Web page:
Nondopamine Antipsychotic Shows Clinical Signal in PD Psychosis

Richard Mark Kirkner

April 22, 2021

SEP-363856, an investigational nondopamine antipsychotic that's been the focus of a trial in schizophrenia, has shown signals that it may improve psychosis symptoms in patients with Parkinson's disease without worsening motor symptoms, according to results of a proof-of-principle study presented at the 2021 annual meeting of the American Academy of Neurology.

Dr Stuart Isaacson

In presenting study results, Stuart H. Isaacson, MD, of the Parkinson's Disease and Movement Disorders Center in Boca Raton, Fla., noted the one potential advantage of SEP-363856 is that it does not require blood monitoring, unlike clozapine, often used as an alternative to pimavanserin, the only Food and Drug Administration–approved treatment for Parkinson's disease psychosis. Quetiapine has also been used off-label for PDP, but Isaacson said this lacks the evidence supporting the other two options and has side effects including sedation and orthostatic hypotension.

"Other non–FDA-approved treatment options are limited due to their lack of efficacy, safety concerns, and exacerbation of motor symptoms," he said.

The study involved 38 patients, 24 of whom received SEP-363856 and the rest placebo, and evaluated total scores for the novel Scale for the Assessment of Positive Symptoms for Parkinson's Disease Psychosis (SAPS-PD) after 6 weeks of treatment. The treatment group was given one of three doses: 25 mg (n = 11), 50 mg (n = 9), and 75 mg (n = 10).

Isaacson described SEP-363856 as a novel molecule that has agonist activity at TARR1, which regulates dopamine, norepinephrine, and serotonin, as well as serotonin receptor 5-HT1A, but has no activity at the dopamine receptor D2.

"There did appear to be improvement with this medication in patients' psychosis symptoms, using the SAPS-PD subscale to identify the frequency and severity of hallucinations and delusions, but there was also improvement in the placebo group in this small study," Isaacson said. "That did not demonstrate significance." The improvement was maintained through the study period.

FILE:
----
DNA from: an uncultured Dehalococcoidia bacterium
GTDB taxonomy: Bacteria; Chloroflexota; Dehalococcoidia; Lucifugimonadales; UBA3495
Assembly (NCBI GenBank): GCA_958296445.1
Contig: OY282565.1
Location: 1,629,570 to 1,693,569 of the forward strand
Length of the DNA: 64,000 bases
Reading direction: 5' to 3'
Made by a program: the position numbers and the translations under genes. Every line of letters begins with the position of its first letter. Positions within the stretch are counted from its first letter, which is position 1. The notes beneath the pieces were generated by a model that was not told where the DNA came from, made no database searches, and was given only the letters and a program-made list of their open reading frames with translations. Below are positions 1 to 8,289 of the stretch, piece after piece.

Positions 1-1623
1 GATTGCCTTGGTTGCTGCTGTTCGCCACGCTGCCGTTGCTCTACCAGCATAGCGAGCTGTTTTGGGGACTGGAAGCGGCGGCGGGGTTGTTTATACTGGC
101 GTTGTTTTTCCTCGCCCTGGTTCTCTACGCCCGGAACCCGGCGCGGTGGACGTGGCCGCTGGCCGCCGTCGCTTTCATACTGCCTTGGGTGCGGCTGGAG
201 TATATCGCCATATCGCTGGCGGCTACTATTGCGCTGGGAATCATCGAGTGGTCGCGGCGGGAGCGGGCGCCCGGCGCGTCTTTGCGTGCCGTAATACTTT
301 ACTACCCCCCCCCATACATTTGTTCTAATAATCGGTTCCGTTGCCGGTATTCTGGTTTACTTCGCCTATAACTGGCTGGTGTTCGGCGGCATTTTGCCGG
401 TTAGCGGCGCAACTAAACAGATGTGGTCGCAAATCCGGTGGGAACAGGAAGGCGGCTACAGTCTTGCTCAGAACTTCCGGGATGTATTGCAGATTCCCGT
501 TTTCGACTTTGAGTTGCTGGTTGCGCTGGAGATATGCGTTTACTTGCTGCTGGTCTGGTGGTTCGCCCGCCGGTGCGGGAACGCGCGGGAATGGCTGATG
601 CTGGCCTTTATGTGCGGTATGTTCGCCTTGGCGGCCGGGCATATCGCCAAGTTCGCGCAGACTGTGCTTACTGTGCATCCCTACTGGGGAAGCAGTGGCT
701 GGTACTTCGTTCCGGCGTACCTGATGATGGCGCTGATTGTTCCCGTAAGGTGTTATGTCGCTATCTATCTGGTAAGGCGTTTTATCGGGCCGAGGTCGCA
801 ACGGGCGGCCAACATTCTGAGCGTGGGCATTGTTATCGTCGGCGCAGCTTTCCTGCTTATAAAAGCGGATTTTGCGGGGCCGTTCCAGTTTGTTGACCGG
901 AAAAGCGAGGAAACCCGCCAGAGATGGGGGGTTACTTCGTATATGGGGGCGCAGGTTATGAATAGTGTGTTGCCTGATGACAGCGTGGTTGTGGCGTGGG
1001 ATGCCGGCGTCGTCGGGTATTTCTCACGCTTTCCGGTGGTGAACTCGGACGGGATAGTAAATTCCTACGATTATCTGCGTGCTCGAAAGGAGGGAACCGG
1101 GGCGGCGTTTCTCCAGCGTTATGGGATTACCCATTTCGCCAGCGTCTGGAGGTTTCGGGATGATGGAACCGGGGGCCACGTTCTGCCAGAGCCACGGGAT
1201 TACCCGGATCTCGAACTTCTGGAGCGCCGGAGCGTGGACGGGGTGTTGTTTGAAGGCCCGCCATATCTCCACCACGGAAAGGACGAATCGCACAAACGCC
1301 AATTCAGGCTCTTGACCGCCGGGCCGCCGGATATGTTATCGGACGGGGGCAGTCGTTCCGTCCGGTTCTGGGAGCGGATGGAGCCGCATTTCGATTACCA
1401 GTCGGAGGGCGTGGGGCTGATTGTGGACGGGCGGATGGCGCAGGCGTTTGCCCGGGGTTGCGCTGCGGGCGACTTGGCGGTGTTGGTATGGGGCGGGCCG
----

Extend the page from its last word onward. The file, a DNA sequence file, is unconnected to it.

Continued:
But the gap between the treatment and placebo groups widened as the degree of response increased. The rates were identical for the 30% or above response and the 50% or above response subgroups: 27.3% and 37.5% for placebo and treatment groups, respectively. However, 25% of patients taking SEP-363856 had a 100% response in terms of SAPS-PD score versus 0% in the placebo group, Isaacson said.

The study also found Mini-Mental State Examination (MMSE) scores improved more in the treatment group, with the gap wider in those with baseline MMSE scores below 24 versus scores above 24: –5.2 (standard deviation, 2.81) versus –2.1 (SD, 3.00; P = .460).

"The scope of daytime and nighttime sleep both showed improvement, with the score for daytime sleep being significant," Isaacson said of the treatment group. "Importantly, UPDRS [Unified Parkinson's Disease Rating Scale] Part III motor scores showed no difference from placebo. Indeed, there was a trend toward improvement, but this again was not significant." That's noteworthy, he said, because other antipsychotics, with the exception of clozapine — which requires blood monitoring — are contraindicated in PDP because of their effect on motor function.

During question-and-answer, Isaacson noted that the complete response rate of 25% with SEP-363856 compared favorably with the 14% complete response rate reported with pimavanserin in the pivotal trial.

"Hopefully greater powered studies will be performed to further identify and determine the safety and efficacy and tolerably of SEP-363856 in Parkinson's psychosis, aiming to minimize the placebo effect and to try to hopefully identify its efficacy in relationship to other treatments," Isaacson said.

"Right now with only one approved treatment that has efficacy, but requires blood monitoring, and another treatment that may be fraught sometimes with sleepiness and other side effects, we need other alternatives for our patients as many of them resort to lowering and lowering their dopaminergic therapies with the consequence [of] worsening motor activity," Isaacson said.

Dr Daniel Kremens

"This study further supports the concept that Parkinson's disease psychosis involves much more than simply dopamine," said Daniel E. Kremens, MD, codirector of the Parkinson's disease and movement disorders division at Thomas Jefferson University, Philadelphia. "Targeting nondopaminergic targets allows us to treat the psychosis without worsening motor symptoms. By targeting TAAR-1 along with 5HT1A, SEP-363856 is a novel compound that appears to be well tolerated and may treat PDP without worsening motor symptoms,"

Sunovion Pharmaceuticals provided funding for the study. Isaacson has no financial relationships to disclose. Three study coauthors are employees of Sunovion. Kremens reported serving as a consultant to Sunovion.

This article originally appeared on, part of the Medscape Professional Network.


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